F irst S elf -D riving C ar P edestrian F atality
O n March 18, 2018, Elaine Herzberg sadly became the first fatality of the autonomous car era in Tempe, Arizona, and that is a tragedy by itself. As a result, Uber, the company that operated the car, suspended all self-driving vehicle testing pending an investigation, and Toyota quickly followed suit. The tragedy is significant for a number of reasons, as it highlights several important points. 1. Self-driving cars are not going to be perfect for many years. 2. Video in cars is going to revolutionize car accident claims faster than autonomous vehicles. 3. We all need to keep a close eye on the arbitration clauses that are going to be written into these vehicle purchases. Autonomous Cars Won’t Be Perfect Though the technology matrix of radar and cameras combined with lightning-quick processors can make recognition and response times faster than a human, there are weaknesses. For example, trees can bend under the weight of rain and obscure a stop sign, resulting in a car driving through an intersection. In the recent fatal accident, the vehicle had cameras that law enforcement reviewed. They concluded that the pedestrian stepped right out
into the street in front of the vehicle with no time for the brakes to be activated. A computer may perceive the pedestrian on the curb but have no reason to anticipate that they will step into the road, whereas a human might say, “That lady looks like she might walk in front of me. I should slow down.” The investigation also revealed that the car was going 38 mph in a 35-mph zone. Doesn’t it seem strange that the vehicle’s computer was set to go faster than the speed limit? What is the thinking there? Dashcams Will Revolutionize Accident Claims Faster Than Robot Cars Dashcams are already the standard in Europe, and they’re catching on in the States. The Uber vehicle was equipped with one, so the police were able to review the camera data and confirm that the lady stepped right into the path of the car. Chief of Police Sylvia Moir stated, “It’s very clear it would have been difficult to avoid this collision in any kind of mode [autonomous or human-driven] based on how she came from the shadows right into the roadway.”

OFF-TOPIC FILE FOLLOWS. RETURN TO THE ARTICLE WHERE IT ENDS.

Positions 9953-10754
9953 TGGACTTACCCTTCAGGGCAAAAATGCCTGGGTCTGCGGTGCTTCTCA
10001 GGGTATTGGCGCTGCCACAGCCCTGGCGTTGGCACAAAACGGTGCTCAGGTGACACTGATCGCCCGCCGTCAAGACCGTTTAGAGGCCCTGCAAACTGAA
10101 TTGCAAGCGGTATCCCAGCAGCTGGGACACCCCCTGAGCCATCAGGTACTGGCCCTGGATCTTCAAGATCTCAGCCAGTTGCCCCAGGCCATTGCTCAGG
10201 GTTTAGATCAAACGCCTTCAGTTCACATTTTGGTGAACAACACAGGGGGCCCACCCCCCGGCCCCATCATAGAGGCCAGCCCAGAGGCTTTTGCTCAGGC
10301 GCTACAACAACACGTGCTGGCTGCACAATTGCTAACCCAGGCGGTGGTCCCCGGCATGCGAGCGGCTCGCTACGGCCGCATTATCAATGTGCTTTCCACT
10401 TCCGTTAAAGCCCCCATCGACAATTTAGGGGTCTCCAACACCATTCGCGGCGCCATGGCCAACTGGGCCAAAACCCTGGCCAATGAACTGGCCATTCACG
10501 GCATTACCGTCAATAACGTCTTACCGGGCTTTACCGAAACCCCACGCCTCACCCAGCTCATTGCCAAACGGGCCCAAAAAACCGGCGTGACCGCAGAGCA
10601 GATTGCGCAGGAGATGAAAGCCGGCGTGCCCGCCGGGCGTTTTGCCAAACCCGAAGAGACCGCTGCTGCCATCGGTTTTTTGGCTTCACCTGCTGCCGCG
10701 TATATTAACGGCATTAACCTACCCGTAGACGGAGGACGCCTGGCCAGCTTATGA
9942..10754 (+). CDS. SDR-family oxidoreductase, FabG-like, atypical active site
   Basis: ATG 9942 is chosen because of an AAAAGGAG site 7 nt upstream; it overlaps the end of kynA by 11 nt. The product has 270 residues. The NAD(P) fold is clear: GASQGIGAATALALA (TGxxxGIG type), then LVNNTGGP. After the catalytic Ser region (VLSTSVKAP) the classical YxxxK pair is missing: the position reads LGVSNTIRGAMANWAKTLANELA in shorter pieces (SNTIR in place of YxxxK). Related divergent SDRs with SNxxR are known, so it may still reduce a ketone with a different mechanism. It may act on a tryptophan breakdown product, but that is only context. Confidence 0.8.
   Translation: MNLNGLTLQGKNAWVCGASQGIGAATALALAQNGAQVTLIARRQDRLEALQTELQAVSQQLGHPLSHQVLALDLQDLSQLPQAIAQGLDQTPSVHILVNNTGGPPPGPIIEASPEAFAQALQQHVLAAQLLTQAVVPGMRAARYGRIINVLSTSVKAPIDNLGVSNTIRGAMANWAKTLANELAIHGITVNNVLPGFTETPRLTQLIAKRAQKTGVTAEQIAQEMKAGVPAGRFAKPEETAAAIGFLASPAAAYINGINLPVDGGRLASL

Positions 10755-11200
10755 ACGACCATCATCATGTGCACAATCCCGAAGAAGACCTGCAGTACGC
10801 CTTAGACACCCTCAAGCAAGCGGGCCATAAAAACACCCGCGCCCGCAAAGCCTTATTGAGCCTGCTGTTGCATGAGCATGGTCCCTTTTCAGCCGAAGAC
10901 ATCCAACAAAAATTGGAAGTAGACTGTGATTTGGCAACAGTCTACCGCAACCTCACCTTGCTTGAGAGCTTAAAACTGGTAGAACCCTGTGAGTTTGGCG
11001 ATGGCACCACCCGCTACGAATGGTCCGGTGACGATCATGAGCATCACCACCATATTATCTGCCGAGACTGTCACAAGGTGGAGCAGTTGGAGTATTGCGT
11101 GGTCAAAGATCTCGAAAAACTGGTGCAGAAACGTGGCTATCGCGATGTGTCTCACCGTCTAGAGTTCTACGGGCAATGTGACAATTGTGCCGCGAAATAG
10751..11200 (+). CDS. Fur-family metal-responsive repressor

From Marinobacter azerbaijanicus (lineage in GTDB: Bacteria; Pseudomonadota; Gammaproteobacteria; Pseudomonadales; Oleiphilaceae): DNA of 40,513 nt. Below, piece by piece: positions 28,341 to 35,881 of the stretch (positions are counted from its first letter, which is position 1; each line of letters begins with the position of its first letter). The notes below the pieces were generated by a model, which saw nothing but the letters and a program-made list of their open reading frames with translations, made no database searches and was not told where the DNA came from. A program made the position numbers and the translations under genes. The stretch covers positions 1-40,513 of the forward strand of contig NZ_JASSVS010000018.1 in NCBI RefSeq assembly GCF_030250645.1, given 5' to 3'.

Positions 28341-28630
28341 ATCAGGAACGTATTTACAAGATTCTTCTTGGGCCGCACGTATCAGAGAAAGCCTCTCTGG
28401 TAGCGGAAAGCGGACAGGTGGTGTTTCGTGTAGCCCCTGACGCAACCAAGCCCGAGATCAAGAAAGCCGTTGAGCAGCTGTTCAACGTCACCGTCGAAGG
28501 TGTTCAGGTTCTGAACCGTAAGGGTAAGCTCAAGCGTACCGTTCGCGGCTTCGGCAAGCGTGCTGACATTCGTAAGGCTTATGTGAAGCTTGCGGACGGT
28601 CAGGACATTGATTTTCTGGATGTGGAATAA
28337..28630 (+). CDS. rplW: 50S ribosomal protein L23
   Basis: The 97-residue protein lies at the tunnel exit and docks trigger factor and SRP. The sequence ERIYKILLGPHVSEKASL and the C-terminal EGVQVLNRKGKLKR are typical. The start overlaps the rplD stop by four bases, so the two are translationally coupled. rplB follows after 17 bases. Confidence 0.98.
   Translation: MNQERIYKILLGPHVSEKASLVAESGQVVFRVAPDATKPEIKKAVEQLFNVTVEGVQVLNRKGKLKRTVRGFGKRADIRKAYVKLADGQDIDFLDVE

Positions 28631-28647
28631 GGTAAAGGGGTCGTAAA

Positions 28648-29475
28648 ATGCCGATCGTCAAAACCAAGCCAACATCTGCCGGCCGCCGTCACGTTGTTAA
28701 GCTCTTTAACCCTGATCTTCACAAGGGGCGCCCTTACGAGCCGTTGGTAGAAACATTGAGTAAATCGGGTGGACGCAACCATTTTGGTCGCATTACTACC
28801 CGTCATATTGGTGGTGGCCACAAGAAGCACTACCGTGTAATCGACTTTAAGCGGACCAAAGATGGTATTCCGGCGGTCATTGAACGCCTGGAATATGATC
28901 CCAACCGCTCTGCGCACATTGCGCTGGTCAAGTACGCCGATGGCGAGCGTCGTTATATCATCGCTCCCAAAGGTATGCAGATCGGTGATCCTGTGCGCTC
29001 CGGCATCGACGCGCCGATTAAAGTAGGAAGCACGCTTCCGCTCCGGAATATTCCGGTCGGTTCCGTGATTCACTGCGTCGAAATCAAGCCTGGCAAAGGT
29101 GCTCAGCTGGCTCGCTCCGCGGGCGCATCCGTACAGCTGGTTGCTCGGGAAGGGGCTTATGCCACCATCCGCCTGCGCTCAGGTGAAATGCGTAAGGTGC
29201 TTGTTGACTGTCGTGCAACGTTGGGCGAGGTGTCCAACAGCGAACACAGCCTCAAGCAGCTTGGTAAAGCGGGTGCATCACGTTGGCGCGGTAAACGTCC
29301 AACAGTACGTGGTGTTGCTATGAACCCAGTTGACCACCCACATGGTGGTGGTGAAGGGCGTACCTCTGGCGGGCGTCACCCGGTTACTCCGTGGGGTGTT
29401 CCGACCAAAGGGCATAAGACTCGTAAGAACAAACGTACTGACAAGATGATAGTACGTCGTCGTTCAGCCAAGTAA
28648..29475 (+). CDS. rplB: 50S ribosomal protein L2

we should have video proof. That can only be a good thing. The guilty will be responsible, and the innocent will be blameless. Far fewer frivolous claims will be made, and unfair verdicts will be reduced. Congress Appears toWant Autonomous Cars The bills in Congress governing autonomous vehicles do not prohibit arbitration clauses for the purchasers of vehicles or consumers who book rides with Uber. When you buy these vehicles or take these rides, you have signed away your right to sue them if there are substantial safety defects that cause injury or death. Arbitration panels are stocked with arbitrators who will not bite the hand that feeds them. Consumers are not the repeat customer. Volvo will steer arbitrations away from arbitrators who return large awards for the injured; eventually, the entire panel will be industry-leaning. Furthermore, the results of arbitrations will be kept confidential, meaning that if there is a defect that repeatedly hurts people, it will be harder to find out and force changes. Rideshare passengers with Uber don’t realize that they have already agreed to these arbitration terms when they signed the EULA and downloaded the app. This is the first tragedy in what will be a slowly developing radical change to our world. This one is likely the pedestrian’s fault. Soon, autonomous cars should be back to testing, although maybe only in the daytime, when pedestrians are easier to spot. Time will tell. Be safe out there. –Christopher Simon
Instead of long-drawn-out swearing contests over who had the green light or who changed lanes,
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F amily T ime in the G reat O utdoors
Family adventures are a great way to grow closer and develop meaningful connections. But with lodging prices rising and the logistical nightmare that traveling with the entire family can be, many Americans are looking at a new option: ditching the beaches and resorts and heading to the great outdoors. Actually, we know this option isn’t new at all. Spending time outdoors with family may very well be one of the most time-honored traditions ever.